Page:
Of course, the greatest asset innovation facilities have to offer is expertise, including applications specialists, professional chefs, and last, but not least, ingredient technologists. After all, who knows better what an ingredient can-and can’t-do than the company that makes it?
“The products of today can be far more complex than those of even a few years ago,” says Jean-Claude Tritsch, DSM’s director of global technical marketing. “The range of forms of nutritional and functional ingredients is ever growing, as is the public’s demand for new and more healthful products. Developing innovative products in this environment requires a close working relationship between ingredient suppliers and product manufacturers, each of which brings unique knowledge and skills to the mix. Facilities such as DSM’s Nutrition Innovation Center provide a forum where all this expertise can be focused, new ideas explored, and concepts tested in a variety of applications.”
Kerr Dow, Cargill’s vice president of global food technology, adds, “Where previously we might have manufactured a lot of fairly standard products that didn’t need a lot of customer support, today we have very complex portfolios, with broad ranges of ingredients that can be combined in different and unusual ways. We have specialty ingredients that we need to help our customers understand.”
“The formulating challenges facing companies today are numerous,” chimes in Roquette’s Felgar. “At the Roquette Innovation Center, the goal is to work one on one with our customers in areas where we have core competencies. In doing so, we can help our customers make their development process more smooth and efficient.”
Moreover, adds Dow, customers have come to expect this type of expertise from their ingredient suppliers. “They look to us to be able to take this large palette of ingredients and paint something different from it, because we should understand how our ingredients work together and interact. They’re really looking to us to help them figure that out.”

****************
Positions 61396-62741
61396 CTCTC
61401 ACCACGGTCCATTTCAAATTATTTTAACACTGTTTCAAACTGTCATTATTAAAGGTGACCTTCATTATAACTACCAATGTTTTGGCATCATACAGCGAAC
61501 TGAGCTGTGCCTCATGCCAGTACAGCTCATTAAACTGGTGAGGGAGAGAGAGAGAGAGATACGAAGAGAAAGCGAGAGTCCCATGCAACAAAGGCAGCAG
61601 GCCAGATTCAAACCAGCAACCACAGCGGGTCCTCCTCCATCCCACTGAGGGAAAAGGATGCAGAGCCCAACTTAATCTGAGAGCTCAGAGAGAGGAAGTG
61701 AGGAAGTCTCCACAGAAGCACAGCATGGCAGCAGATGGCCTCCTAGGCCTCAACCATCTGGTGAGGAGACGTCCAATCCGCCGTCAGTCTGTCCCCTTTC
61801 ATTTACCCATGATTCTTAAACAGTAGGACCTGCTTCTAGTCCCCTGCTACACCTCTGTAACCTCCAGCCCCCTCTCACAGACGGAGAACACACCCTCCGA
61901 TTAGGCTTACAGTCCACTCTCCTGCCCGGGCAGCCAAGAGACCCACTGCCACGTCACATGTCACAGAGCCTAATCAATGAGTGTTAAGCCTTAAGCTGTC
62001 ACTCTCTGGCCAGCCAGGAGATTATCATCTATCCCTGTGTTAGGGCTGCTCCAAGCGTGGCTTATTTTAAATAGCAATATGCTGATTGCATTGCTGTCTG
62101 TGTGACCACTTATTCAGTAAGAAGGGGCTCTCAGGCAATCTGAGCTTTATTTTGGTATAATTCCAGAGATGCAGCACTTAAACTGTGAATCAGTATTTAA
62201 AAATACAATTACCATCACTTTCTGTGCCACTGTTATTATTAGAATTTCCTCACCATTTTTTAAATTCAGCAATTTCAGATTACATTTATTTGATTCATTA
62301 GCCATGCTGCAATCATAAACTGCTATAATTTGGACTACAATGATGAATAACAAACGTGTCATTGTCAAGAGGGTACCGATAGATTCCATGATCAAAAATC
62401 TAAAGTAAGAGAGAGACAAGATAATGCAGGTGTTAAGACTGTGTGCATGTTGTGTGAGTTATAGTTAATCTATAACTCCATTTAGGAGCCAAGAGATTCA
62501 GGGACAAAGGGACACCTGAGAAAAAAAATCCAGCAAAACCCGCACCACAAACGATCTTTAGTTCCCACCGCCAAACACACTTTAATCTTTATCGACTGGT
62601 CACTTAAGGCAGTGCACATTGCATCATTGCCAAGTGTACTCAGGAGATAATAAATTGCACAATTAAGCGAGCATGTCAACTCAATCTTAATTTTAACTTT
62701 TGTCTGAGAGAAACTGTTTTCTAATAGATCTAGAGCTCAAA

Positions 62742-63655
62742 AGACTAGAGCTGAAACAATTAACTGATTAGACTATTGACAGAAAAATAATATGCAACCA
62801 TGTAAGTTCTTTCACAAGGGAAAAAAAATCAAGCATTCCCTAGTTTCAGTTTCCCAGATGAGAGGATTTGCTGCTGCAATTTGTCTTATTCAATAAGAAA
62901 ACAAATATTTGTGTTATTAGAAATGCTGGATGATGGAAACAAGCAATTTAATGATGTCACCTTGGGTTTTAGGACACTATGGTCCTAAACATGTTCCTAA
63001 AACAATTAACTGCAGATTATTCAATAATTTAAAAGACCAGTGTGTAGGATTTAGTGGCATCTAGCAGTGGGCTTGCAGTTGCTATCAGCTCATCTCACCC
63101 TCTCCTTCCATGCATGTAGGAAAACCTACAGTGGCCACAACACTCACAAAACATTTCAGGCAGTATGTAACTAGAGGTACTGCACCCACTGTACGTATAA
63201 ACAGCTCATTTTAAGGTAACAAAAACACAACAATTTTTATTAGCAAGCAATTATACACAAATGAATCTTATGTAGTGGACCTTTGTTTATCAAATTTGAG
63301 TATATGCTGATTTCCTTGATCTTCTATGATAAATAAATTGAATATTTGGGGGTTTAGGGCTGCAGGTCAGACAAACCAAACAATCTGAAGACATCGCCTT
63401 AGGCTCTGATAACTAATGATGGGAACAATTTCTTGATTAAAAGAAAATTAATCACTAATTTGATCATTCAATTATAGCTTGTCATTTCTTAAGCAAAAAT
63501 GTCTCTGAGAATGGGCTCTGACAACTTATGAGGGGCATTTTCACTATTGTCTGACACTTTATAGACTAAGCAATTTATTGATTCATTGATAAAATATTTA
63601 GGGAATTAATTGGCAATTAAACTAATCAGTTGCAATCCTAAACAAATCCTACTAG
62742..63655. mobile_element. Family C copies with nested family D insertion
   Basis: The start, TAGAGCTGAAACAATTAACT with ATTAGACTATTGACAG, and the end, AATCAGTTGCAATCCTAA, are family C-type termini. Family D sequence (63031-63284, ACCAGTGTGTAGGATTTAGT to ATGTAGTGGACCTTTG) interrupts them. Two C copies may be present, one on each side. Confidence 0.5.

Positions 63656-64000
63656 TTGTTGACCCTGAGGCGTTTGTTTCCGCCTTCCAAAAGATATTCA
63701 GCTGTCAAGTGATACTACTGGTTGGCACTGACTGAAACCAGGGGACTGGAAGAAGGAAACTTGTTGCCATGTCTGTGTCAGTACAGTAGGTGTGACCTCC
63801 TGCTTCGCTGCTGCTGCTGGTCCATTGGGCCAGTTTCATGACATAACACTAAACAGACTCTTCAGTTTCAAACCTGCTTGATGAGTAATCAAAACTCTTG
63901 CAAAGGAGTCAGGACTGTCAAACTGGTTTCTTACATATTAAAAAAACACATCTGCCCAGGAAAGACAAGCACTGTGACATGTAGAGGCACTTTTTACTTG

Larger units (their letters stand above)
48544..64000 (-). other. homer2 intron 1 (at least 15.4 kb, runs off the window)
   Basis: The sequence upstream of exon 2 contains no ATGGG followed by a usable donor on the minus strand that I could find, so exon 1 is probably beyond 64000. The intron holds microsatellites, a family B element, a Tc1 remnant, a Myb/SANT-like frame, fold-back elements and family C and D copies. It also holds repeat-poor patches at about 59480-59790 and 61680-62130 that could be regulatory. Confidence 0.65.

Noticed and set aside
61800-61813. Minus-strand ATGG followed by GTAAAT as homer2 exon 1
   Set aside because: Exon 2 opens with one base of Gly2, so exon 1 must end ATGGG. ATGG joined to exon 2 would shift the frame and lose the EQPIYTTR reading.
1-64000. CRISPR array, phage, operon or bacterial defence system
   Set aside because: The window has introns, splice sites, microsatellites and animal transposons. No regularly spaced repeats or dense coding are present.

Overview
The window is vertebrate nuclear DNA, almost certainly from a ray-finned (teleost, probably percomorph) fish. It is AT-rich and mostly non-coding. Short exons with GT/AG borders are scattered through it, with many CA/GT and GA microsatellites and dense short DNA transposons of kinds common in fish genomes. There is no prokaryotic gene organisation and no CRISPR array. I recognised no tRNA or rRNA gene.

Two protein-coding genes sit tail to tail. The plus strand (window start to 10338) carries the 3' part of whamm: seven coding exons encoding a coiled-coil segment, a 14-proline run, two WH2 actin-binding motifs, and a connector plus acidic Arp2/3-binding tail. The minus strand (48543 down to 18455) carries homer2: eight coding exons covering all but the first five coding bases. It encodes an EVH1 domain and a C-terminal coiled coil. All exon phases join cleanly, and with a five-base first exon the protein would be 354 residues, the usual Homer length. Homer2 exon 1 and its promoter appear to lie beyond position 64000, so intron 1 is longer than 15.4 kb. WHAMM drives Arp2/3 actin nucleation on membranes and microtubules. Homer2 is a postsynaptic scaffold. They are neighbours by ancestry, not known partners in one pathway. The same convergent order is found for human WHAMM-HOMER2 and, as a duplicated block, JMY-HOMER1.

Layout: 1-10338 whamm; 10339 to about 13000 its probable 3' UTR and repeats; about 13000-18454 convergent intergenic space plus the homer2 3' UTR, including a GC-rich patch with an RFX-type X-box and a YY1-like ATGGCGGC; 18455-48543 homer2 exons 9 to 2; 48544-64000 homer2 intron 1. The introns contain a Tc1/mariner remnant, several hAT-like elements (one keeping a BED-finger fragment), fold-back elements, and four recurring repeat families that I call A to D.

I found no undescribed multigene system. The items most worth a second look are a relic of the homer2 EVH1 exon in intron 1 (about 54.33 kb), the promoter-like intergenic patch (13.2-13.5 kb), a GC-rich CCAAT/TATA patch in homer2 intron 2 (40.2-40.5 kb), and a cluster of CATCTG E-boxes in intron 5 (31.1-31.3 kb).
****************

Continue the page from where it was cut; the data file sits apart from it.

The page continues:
And, he adds, experts are specialized, ranging from bakery and beverage technologists to convenience-food technologists. “These are the kinds of R&D people our customers might have, so we also need those kinds of capabilities. We need them because we need to understand how to use our ingredients to build solutions for our customers; therefore, we need to understand those finished products.”
At what point in the product development cycle can innovation centers play a role? Pretty much at any point-although many prefer to enter the process at the early stage.
In describing the range of services, Cargill’s Dow says, “We may provide some basic support to help our customers understand some basic functionality or provide them with some ingredient choices that they can then apply. We’ve built prototypes, concepts that our customers can look at and actually touch to see how some of our technologies might work for them. Or, we can take it much further down the line. For some customers, we’ve developed finished products. They’ve basically taken the finished product formulation that we’ve created and launched those products pretty much intact into the market.”
However, he says, it’s always most beneficial for most parties if ingredient suppliers are brought into development early on. “We love it when customers bring us in early when they’re still in the creative stage of their development program because that allows us to come forward with a lot more ideas and solutions.”